Ah, the 1980s: a decadent decade of synthesisers, experimental hairstyles, and Malibu. I would have fit right in.
Of course, '80s culture is still pretty darn popular today - you might argue that people are just wearing those neon-coloured tights 'ironically', but our lingering affection for the sound of the eighties seems completely sincere. The meteoric rise of HAIM (I think you're meant to shout it) in 2013 proved that synthpop could still put bums on seats in the 21st century, and this year has seen the release of quite a few albums that are similarly eighties-indebted.
Today, I'm going to focus on two of those albums: 1989 by Taylor Swift, and Age by The Hidden Cameras.
On each of these albums, the artist uses the music of the eighties to evoke their childhood. Much has been made of Taylor Swift's decision to leave behind the country 'n' western style on which she cut her teeth - poptastic singles like Shake it Off and Blank Space bear very little resemblance to her earlier hits - but Age feels quite unusual for a Hidden Cameras record, too, swapping the 'gay church folk music' that has long been the band's trademark for something a little more artificial and ominous.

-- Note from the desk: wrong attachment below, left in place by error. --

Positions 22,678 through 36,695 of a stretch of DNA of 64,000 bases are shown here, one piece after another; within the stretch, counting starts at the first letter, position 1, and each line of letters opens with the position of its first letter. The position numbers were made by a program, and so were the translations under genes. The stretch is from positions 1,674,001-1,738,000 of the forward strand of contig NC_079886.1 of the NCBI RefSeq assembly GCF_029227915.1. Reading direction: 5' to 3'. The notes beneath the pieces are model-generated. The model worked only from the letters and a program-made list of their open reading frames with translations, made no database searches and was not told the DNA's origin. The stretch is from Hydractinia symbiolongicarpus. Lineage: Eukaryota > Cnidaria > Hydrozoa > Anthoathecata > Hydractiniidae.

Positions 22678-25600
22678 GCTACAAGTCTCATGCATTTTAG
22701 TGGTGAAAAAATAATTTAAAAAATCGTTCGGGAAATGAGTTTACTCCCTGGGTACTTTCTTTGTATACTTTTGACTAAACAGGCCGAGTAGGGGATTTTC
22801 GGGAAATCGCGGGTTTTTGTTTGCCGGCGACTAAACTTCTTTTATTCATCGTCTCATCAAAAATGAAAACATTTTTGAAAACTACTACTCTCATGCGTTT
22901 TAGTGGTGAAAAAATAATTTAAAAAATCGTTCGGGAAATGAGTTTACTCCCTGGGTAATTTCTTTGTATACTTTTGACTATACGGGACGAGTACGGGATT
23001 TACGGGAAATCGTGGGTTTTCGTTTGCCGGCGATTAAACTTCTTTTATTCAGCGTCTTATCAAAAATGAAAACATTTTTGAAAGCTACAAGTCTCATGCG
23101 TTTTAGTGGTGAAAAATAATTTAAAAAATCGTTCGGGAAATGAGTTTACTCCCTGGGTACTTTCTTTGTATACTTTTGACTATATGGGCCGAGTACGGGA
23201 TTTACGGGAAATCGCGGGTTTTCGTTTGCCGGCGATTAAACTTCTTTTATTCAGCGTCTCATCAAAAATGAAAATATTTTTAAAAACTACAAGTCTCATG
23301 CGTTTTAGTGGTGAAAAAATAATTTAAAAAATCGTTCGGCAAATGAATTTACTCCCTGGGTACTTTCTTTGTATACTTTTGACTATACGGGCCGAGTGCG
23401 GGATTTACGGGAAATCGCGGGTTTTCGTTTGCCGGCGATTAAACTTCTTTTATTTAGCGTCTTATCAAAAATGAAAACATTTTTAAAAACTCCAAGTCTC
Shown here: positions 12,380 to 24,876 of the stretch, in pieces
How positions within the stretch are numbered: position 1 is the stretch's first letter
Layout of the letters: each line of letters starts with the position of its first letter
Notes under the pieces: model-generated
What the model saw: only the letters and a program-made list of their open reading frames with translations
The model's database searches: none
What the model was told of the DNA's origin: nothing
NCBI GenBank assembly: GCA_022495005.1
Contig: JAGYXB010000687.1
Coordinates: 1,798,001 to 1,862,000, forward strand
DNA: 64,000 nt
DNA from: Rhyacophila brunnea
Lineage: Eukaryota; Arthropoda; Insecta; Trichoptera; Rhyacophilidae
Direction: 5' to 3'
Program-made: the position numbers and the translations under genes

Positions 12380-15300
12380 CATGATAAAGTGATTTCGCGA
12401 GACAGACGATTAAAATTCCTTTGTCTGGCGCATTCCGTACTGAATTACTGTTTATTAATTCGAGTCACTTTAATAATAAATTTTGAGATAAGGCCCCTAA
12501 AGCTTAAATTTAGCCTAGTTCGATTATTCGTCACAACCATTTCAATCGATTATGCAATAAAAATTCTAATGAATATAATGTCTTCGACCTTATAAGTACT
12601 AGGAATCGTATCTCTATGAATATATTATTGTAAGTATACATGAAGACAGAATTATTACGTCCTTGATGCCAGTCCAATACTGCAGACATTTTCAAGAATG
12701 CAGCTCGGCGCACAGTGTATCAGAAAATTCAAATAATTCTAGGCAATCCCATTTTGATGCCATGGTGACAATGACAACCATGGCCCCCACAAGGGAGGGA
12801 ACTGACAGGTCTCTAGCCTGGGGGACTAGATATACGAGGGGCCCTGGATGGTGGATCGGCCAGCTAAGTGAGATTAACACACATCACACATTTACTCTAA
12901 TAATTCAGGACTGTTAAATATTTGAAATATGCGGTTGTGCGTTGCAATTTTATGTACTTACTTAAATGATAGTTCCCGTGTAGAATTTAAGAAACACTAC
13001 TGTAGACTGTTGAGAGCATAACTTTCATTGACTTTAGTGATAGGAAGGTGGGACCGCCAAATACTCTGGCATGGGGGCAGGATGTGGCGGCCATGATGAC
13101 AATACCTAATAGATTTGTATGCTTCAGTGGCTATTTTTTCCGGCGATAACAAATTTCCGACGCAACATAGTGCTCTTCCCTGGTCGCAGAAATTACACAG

Like pretty much every THC album to date, Age deals with sex and taboo and other such themes, but where songs like The Man That I Am With My Man and In The Union of Wine sounded like the work of a sexually active gent with quite a bit of experience, Joel Gibb's latest songs seem more interested in the early days. Age, in a prequelly sort of way, transports us back to the days of JG's adolescence, when he was presumably just beginning to discover his sexuality. Skin & Leather merely brushes at the edge of the krazy kinkiness with which Gibb usually fills his songs, while Gay Goth Scene ("We don't want no gay goth scene in this house") sounds like the cry of a disapproving parent, mistrustful of both homosexuality and '80s pop music.
1989 is named for the year in which Taylor Swift was born, and while this presumably means that she doesn't remember the decade at all, she's still decided to go for an eighties theme. And it works well, actually, because most of the songs are about looking back, and the instrumentation - all sugary synths and big melodies - does result in a rather nostalgic effect, not unlike a washed-out Instagram filter.
Obviously, there are plenty of artists who just use synthesisers because they like the '80s sound and want to emulate it. It's not always a reflection of the lyrical content, but that's what makes Age and 1989 so good: it actually does seem like the sound was tailored to suit the songs.